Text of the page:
News Release

Avoidance or responsible moral choices -- what is your supervisor like?

Peer-Reviewed Publication

University of Jyväskylä - Jyväskylän yliopisto

A study conducted in the Department of Psychology at the University of Jyvaskyla asked Finnish leaders to describe the moral decision-making in their working life. Based on their answers, four moral identity statuses were identified: achieved (34%), foreclosed (30%), diffused (23%), and moratorium (13%).

"An achieved moral identity is the most desirable option for work-related ethical decision-making," says Mari Huhtala, a postdoctoral researcher from the Department of Psychology.

An achieved identity describes leaders who follow a clear, self-chosen value framework. They had committed to their personal values and applied them in a flexible yet responsible way in their work. Leaders with foreclosed identities, on the other hand, also had a clear and strong framework, but it was based on values adopted from others. For example, they described following organizational values and norms without critically evaluating them.

"If a company's values are not morally sound, a foreclosed identity can be a risk for unethical behavior," Huhtala explains. "In this case the leader can find him- or herself operating in a 'moral gray zone', for example by striving to maximize profit with no reference to critical and moral reasoning."

The studied leaders were also identified to have diffused and moratorium identities. A diffused moral identity was depicted by a lack of a clear value framework. According to the researchers, diffusion was often related to avoiding ethical decisions.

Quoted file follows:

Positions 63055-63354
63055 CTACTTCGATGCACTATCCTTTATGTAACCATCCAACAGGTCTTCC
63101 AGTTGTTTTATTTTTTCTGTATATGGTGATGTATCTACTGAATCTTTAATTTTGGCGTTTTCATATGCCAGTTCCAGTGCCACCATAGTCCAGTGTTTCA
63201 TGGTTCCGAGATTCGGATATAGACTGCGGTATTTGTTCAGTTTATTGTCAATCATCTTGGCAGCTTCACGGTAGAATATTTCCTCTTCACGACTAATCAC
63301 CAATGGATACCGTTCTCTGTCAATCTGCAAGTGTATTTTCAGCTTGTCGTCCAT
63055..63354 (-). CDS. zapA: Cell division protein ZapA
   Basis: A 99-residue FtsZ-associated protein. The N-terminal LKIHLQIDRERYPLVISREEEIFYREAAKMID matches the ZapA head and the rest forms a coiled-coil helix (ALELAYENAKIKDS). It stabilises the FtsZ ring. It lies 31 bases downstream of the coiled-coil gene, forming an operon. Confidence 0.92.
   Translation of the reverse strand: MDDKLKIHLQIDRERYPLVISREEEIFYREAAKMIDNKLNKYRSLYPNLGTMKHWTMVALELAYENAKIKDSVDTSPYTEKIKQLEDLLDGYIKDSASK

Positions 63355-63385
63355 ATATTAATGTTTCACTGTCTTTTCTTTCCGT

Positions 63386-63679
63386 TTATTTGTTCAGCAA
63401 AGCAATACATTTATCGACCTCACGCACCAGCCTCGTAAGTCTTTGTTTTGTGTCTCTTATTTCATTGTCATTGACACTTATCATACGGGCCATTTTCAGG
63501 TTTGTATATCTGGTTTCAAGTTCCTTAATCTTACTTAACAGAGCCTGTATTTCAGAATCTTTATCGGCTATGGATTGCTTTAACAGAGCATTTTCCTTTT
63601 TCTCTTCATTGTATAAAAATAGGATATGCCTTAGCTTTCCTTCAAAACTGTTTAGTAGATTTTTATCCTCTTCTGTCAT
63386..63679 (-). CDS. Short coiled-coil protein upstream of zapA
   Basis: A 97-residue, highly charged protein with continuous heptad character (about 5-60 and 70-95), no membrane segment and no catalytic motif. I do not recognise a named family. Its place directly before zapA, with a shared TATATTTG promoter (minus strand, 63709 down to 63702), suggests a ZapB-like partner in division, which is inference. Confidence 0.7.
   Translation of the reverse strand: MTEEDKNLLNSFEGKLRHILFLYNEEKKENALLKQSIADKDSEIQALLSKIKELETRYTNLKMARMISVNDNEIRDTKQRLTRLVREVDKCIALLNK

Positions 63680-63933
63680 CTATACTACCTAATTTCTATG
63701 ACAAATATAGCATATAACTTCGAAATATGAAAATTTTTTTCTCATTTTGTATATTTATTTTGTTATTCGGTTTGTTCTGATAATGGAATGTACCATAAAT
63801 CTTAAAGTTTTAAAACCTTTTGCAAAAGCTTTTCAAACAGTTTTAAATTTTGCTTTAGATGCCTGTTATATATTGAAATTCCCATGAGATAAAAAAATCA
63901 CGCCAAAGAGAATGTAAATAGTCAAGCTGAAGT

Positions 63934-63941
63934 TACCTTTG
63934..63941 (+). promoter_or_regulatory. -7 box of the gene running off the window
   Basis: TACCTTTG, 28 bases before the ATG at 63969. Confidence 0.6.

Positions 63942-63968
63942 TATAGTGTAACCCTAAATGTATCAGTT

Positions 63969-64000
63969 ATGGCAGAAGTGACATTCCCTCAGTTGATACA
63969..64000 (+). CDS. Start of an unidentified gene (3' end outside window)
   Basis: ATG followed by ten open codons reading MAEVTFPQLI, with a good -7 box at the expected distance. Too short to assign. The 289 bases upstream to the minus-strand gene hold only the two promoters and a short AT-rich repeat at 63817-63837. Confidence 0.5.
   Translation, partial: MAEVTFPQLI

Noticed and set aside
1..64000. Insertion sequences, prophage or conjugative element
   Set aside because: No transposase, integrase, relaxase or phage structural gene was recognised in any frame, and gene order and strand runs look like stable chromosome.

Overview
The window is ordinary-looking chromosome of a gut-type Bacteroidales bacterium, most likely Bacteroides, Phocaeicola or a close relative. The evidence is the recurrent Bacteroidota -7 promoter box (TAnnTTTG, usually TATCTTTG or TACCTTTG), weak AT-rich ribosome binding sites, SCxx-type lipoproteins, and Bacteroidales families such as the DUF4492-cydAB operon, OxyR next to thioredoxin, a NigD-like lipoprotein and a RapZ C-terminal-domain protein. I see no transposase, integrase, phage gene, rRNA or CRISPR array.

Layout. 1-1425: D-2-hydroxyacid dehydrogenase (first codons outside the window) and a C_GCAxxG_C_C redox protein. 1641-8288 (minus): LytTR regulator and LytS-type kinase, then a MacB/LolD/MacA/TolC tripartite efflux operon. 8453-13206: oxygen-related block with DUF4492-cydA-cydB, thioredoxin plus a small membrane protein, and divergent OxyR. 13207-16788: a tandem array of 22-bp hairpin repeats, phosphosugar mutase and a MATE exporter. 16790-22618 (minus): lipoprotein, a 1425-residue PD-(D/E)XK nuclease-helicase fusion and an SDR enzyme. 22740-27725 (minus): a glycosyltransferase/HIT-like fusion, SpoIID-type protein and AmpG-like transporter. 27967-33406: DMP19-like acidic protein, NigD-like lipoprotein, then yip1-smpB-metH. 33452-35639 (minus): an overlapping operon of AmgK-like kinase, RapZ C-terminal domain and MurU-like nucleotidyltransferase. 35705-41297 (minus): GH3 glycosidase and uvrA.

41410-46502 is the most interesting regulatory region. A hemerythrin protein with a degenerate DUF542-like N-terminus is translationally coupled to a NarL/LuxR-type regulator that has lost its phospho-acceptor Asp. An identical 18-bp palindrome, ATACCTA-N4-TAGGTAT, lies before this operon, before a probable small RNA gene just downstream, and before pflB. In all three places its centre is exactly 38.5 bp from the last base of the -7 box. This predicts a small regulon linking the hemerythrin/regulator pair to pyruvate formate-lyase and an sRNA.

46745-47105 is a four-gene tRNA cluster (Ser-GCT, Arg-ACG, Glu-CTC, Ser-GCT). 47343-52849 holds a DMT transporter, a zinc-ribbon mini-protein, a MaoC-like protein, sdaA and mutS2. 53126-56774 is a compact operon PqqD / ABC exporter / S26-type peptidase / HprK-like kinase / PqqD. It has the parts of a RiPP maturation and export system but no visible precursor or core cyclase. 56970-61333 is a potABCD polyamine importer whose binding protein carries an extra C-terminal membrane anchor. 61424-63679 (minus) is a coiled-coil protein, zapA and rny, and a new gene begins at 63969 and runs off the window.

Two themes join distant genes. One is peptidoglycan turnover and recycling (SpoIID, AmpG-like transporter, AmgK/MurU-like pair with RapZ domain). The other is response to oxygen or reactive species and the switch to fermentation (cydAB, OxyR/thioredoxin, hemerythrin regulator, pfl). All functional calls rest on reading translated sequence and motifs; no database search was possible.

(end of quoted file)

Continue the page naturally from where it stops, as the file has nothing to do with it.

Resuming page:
"These leaders described making decisions solely based on facts and numbers, which means that the moral dimension of the situation is downplayed. They also said that they shift responsibility of the situation to someone else, such as to their own supervisor," Huhtala says.

If the leader is capable of actively exploring and comparing different moral perspectives, the leader represents identity moratorium. When a person is trying to find their own values, one might ask questions a number of questions: What is important and meaningful to you? What are the values that you want to base your work on?

Moral identity can be developed

What to do if your own identity does not seem to support moral actions at work? Researchers say that identity development does not have fixed end points. Instead, identity develops throughout adulthood.

"Modern working life should acknowledge the importance of moral values as a part of responsible practices more," Huhtala says. "Leaders and employees should be offered different opportunities to develop their personal moral consciousness. This could be done through training, consulting, and everyday practices within the work community. One example would be to reflect on personal experiences in order to learn more about them and to increase ethical sensitivity."

According to the researchers, future studies should investigate how moral identity develops over time. What could initiate change, facilitate the critical evaluation of previous commitments, and explore new value alternatives?

The study was conducted in the Department of Psychology at the University of Jyvaskyla. It was based on focus group discussions among 16 supervisors and on a questionnaire study, which included 180 leaders. The study is a part of the project Moral work identity: How ethical dilemmas at work and ethical organizational culture shape its development, funded by the Academy of Finland.


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